Shed - cannot figure out wire type

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Old 06-17-19, 06:22 AM
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Shed - cannot figure out wire type

Hi everyone,

This is my first post to this forum. I'm having some issue figuring out exactly what type of wire to use to run a 30A circuit to my shed. I'm planning on running a grinder and smaller power tools, a sensor light for the driveway and some music. On occasion, I'll run some big saws, but 30A I think would suffice. I'm running mostly lights inside. Since the run from the house to the shed is about 110ft, for 30A, I established that I need 8 gauge wire. I am digging a trench (18-24 inches) and using 1 inch schedule 80 conduit (I'm going under my driveway, which is currently crushed gravel). I've been trying to figure out what type of 8G wire I need. I believe I need 8-3 wire because of the voltage drop? Would that be UF (underground feed) wire? If so, is my only option to buy by the foot or are there rolls of this stuff? The UF by the foot looks way beefer than I thought and I'm not even sure if I can pull that through a 1 inch conduit. Any help is appreciated.

Thank you.
 
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Old 06-17-19, 08:00 AM
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If you have conduit you don't need to use UF. You can use individual conductors of type THWN.
 
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Old 06-17-19, 08:40 AM
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If you run 30A you will need to install a subpanel in the shed, ground rods, and split off various circuits once in the building. General-purpose circuits cannot exceed 20A.

Another option you might not have considered is to install a 20A multiwire circuit which gives you two 20A circuits using a shared neutral, without the subpanel or grounding requirements.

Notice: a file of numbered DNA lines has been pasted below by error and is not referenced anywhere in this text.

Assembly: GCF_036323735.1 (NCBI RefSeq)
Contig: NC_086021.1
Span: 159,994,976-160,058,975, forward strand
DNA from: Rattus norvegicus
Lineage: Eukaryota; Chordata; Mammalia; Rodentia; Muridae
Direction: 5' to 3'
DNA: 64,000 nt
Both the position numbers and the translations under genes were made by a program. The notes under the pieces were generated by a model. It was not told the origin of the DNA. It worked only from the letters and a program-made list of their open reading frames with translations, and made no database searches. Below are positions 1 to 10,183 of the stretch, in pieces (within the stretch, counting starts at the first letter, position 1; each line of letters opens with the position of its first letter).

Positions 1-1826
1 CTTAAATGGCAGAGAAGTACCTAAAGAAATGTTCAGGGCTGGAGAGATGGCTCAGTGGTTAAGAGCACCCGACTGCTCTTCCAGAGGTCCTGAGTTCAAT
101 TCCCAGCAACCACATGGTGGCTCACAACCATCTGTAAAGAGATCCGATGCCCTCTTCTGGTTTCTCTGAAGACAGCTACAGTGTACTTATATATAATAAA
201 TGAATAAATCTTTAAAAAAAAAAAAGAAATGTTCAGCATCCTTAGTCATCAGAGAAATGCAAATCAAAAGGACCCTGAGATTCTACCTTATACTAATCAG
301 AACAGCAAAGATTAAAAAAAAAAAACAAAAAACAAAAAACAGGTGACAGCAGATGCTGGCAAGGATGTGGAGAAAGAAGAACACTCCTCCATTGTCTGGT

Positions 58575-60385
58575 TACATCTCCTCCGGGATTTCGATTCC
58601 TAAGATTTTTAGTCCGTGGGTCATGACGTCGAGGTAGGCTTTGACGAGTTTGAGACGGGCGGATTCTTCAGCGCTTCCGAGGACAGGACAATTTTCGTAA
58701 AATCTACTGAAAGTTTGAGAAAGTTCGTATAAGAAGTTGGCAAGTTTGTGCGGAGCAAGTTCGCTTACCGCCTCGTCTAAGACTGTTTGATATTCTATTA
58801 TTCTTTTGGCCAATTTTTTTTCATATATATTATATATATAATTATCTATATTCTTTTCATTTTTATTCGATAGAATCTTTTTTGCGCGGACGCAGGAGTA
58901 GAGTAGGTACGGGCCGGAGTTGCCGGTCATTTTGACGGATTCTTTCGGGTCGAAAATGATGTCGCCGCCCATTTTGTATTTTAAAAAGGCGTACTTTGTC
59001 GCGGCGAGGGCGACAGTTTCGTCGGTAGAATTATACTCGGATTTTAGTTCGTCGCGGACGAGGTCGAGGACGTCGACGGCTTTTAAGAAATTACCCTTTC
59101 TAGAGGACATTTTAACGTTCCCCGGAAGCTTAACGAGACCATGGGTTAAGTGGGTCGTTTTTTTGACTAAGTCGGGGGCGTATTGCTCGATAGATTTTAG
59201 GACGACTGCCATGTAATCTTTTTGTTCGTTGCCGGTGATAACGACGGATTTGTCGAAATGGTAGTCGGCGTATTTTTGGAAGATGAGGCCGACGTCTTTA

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Old 06-18-19, 05:58 AM
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If I'm running off a panel in the house, which already has a ground rod, do I need another grounding rod for the shed? I've decided to go 8-3 UF to have the option to run 240 on a double 30A breaker on the main panel. I am putting a subpanel in the shed with it's own shutoff switch (required by code in my town). I was looking to save some money maybe run well pump wire? I found 380ft for 250$, but I believe those are twisted and not a solid wire? Inside the shed, I will have 4 15A circuits, 1 for lights (switched), 1 for motion light (always hot), 1 for the grinder/stereo/outlets (x2) and 1 for external outlet for the shopvac.

Do I need to go bigger?
 
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Old 06-18-19, 07:37 AM
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Yes you need a ground rod at the shed -- one is required at each detached structure with a panel.

You have to use UF direct buried or THWN in conduit. Is it actually 380 feet? You would definitely need to upsize for that run.

A 30A feeder would be adequate for the loads you listed.
 
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Old 06-18-19, 07:40 AM